Your vehicle’s windshield is composed of three layers: two pieces of glass separated by a thin layer of “PVB” (polyvinyl butyrate). PVB is the plastic film that essentially holds it all together. Depending on the density of the outer-layer and the force of a rock impact, the glass can flex and break. Unless the windshield is completely shattered, most often the damage is in the form of a rock chip. These are generally in the shape of a star, bullseye, or tiny crack. Although it may appear innocuous, over time, a rock chip will more likely than not spread to form a crack. Studies have shown that over 90% of rock chips continue to grow. Fatigue stress due to temperature changes and road conditions work to accelerate this process.You may want to check out Windshield Repair¬†for more.

The first company to introduce a rudimentary system for windshield repair was 3m, with a product called “Scotch Weld.” This system produced an ultrasound vibration to clean the break while injecting an adhesive. It was relatively effective; however it failed to repair many types of damage.

In 1972, Dr. Frank Werner invented a device that could substitute the air within a rock chip with a resin that could prevent a crack from developing. Over time, the science behind windshield repair evolved. Today, windshield repair is considered a favored alternative to windshield replacement in many circumstances. And although the science has evolved, the objective remains the same: to completely substitute the air within the break with an acrylic resin that will improve optical clarity, prevent further damage, and restore the structural integrity of the windshield.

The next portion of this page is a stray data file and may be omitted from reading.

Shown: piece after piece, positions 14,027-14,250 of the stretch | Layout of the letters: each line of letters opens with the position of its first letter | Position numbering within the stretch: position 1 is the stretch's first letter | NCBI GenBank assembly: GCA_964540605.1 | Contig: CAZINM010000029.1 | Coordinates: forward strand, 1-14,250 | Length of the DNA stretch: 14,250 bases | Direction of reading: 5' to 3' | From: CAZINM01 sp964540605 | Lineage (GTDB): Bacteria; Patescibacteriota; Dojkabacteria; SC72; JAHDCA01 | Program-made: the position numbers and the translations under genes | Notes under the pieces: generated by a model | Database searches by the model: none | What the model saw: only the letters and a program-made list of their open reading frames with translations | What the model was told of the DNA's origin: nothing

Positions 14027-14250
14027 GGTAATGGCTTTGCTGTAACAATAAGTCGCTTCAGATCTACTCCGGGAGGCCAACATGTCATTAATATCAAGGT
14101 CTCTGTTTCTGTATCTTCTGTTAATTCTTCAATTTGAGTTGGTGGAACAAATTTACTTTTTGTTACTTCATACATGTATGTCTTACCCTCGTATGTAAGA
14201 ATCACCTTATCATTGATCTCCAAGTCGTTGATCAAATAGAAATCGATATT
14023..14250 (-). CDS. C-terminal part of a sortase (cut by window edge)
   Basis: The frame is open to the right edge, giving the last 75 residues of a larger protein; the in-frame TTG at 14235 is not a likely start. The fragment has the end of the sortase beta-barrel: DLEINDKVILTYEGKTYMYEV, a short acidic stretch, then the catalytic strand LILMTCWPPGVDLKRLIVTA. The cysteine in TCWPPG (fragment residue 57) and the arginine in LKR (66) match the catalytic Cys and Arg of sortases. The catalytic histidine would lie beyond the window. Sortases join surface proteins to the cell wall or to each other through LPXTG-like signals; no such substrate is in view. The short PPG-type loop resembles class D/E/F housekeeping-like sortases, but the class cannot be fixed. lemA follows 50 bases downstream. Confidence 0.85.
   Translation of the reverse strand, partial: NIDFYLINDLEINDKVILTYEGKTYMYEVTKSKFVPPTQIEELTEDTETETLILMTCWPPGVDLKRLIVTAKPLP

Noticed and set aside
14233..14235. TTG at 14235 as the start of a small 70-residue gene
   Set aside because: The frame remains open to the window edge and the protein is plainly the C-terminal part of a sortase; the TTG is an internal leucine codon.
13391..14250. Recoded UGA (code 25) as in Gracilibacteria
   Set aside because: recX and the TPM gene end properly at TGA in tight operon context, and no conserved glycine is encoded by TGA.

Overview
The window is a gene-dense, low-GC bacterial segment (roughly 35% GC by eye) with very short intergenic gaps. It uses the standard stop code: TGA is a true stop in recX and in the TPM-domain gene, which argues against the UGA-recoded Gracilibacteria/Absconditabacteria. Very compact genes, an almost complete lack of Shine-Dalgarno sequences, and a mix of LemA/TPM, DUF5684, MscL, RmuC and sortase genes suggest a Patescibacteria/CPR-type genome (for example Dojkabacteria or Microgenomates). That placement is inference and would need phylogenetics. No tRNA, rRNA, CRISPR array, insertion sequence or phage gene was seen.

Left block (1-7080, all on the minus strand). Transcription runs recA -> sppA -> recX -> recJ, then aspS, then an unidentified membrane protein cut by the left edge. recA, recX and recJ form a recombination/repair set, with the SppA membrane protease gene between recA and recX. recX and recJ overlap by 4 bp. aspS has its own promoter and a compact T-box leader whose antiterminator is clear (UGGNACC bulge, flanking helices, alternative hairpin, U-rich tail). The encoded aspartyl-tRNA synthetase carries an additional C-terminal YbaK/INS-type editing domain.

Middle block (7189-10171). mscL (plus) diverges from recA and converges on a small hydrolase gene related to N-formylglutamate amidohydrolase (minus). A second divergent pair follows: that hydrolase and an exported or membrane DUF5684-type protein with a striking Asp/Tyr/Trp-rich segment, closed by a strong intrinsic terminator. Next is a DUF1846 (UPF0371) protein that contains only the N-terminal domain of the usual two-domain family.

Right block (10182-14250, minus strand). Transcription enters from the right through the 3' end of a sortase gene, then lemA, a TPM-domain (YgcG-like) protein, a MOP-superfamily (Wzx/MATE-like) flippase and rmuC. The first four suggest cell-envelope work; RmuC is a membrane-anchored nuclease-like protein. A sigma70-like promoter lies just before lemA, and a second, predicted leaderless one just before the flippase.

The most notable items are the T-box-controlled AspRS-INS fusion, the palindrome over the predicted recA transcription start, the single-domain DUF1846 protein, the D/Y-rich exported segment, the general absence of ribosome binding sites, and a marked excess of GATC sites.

THE WINDSHIELD CONUNDRUM: REPAIR OR REPLACE?
Windshield repair is essentially preventative maintenance. However, most motorists whose windshields suffer rock damage pay little or no mind to it. This is especially true where the damage is outside of the acute area of the windshield – not directly in front of the driver’s view. Hence the saying: “out of sight, out of mind.”

Once the rock chip spreads to become a large crack, windshield repair is no longer a viable option. Unfortunately, the cost of a new windshield can range anywhere between $300 to well over $1000, depending on the vehicle and the type of replacement windshield. OEM windshields, those made by the original manufacturer, are significantly more expensive than their aftermarket counterparts. In addition, many modern windshields offer features such as heating elements, sun coatings, and antennae, which significantly inflate the cost. Even with insurance, the deductible can be so high that it would be pointless to file an insurance claim. Thus, it is easy to understand why a $50 windshield repair is a favored alternative.

But cost is not the only issue. Once a factory windshield is replaced, other problems can surface. Windshield replacement compromises the factory seal, which is nearly impossible to replicate. Not only can an improperly replaced windshield lead to leakage and possible water damage, it can fail in the event of an accident.

Together with the air bags and seatbelts, the windshield plays a significant part of the vehicle’s safety restraint system (SRS). In an accident, the windshield works to maintain the structural integrity of the passenger compartment. As you can imagine, this is especially important in the event of a roll-over accident. It also cushions the occupant’s impact and prevents the possibly of being ejected from the vehicle. An improperly installed windshield could fail on all of these fronts.

An investigative report conducted by ABC’s 20/20 shed light into the dangers surrounding improperly installed windshields. It found that millions of windshields have not been installed properly and have contributed to serious injuries and even death.

So there are many reasons why a vehicle owner should opt for windshield repair early on. Ignoring the small and seemingly unintrusive rock chip could prove to be a mistake.